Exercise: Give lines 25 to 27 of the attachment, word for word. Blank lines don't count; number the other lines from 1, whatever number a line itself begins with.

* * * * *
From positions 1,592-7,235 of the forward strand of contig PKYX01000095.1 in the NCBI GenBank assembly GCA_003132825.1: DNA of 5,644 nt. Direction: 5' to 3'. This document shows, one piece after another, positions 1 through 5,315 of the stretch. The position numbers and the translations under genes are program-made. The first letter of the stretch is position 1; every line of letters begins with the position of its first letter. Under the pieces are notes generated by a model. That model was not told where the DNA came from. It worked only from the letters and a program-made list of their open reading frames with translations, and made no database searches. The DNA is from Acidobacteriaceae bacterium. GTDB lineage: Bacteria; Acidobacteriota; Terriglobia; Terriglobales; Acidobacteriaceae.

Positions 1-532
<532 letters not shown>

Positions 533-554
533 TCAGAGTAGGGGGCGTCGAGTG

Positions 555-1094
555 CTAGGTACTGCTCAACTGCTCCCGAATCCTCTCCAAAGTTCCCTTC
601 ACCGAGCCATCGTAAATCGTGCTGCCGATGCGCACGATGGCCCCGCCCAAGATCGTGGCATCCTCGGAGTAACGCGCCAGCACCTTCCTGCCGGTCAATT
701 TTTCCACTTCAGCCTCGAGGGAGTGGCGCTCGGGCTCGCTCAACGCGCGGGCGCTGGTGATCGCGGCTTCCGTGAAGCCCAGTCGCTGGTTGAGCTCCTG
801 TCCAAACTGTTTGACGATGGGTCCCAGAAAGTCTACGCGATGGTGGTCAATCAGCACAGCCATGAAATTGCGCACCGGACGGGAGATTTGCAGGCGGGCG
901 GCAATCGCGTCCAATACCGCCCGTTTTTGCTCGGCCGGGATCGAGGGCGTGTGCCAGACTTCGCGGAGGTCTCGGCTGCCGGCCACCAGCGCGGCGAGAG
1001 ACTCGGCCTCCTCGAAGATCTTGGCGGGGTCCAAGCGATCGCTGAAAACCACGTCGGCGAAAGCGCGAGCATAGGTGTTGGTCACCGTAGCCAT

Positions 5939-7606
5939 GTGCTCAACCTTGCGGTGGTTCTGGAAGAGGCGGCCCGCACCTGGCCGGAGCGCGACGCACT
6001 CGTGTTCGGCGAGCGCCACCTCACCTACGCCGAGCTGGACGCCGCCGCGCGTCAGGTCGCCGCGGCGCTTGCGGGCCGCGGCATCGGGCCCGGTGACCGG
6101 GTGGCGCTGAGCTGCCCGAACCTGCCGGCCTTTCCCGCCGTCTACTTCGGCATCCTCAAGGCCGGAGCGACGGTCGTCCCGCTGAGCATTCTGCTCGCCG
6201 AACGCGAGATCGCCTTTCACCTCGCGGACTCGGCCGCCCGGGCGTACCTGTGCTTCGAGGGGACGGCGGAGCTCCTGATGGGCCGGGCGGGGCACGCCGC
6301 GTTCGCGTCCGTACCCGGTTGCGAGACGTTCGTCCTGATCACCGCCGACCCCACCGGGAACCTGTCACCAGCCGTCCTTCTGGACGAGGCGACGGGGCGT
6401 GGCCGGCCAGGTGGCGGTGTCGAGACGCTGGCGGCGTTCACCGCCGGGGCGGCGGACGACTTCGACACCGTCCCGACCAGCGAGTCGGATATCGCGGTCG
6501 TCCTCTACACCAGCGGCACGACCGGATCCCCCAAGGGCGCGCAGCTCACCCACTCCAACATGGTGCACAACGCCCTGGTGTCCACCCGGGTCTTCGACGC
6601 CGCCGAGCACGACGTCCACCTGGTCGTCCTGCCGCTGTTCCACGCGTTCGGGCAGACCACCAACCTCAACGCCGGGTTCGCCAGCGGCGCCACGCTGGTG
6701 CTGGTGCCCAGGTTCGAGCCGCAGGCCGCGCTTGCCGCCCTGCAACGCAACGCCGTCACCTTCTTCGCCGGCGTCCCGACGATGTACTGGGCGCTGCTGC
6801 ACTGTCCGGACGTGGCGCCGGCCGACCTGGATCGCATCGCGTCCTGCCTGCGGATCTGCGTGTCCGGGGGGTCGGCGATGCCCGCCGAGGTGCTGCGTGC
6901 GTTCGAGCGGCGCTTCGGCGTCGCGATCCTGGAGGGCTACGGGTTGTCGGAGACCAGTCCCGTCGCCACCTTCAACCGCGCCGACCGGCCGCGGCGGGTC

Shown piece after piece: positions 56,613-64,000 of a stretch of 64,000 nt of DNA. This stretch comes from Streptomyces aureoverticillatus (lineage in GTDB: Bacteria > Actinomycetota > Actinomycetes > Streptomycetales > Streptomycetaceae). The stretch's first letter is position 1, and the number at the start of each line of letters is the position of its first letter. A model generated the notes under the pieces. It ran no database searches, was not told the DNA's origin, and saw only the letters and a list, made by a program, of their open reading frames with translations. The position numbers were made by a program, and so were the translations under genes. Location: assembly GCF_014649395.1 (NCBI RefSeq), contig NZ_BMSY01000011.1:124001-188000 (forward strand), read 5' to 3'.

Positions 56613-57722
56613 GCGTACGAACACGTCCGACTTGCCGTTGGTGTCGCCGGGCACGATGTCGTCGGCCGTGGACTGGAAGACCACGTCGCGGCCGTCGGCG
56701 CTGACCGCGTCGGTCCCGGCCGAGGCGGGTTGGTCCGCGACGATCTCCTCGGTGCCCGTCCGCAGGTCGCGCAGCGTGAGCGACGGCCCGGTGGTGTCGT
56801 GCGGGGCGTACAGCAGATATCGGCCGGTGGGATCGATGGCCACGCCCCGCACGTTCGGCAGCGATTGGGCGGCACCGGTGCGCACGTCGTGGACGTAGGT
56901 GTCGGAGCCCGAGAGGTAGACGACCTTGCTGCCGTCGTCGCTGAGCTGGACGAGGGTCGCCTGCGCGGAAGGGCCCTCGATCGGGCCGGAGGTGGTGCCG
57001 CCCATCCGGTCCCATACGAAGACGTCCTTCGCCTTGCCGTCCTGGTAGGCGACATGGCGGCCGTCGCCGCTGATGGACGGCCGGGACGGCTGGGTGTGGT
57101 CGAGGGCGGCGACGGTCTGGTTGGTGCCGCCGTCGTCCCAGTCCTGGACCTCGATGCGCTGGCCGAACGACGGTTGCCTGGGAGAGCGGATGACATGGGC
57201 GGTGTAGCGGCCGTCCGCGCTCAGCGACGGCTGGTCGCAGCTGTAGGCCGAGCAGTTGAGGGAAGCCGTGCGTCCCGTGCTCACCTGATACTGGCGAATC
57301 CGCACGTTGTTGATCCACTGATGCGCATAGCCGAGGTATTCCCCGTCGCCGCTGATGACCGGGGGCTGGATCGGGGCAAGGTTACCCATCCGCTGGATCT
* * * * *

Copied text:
Shown piece after piece: positions 56,613-64,000 of a stretch of 64,000 nt of DNA. This stretch comes from Streptomyces aureoverticillatus (lineage in GTDB: Bacteria > Actinomycetota > Actinomycetes > Streptomycetales > Streptomycetaceae). The stretch's first letter is position 1, and the number at the start of each line of letters is the position of its first letter. A model generated the notes under the pieces. It ran no database searches, was not told the DNA's origin, and saw only the letters and a list, made by a program, of their open reading frames with translations. The position numbers were made by a program, and so were the translations under genes. Location: assembly GCF_014649395.1 (NCBI RefSeq), contig NZ_BMSY01000011.1:124001-188000 (forward strand), read 5' to 3'.

Positions 56613-57722
56613 GCGTACGAACACGTCCGACTTGCCGTTGGTGTCGCCGGGCACGATGTCGTCGGCCGTGGACTGGAAGACCACGTCGCGGCCGTCGGCG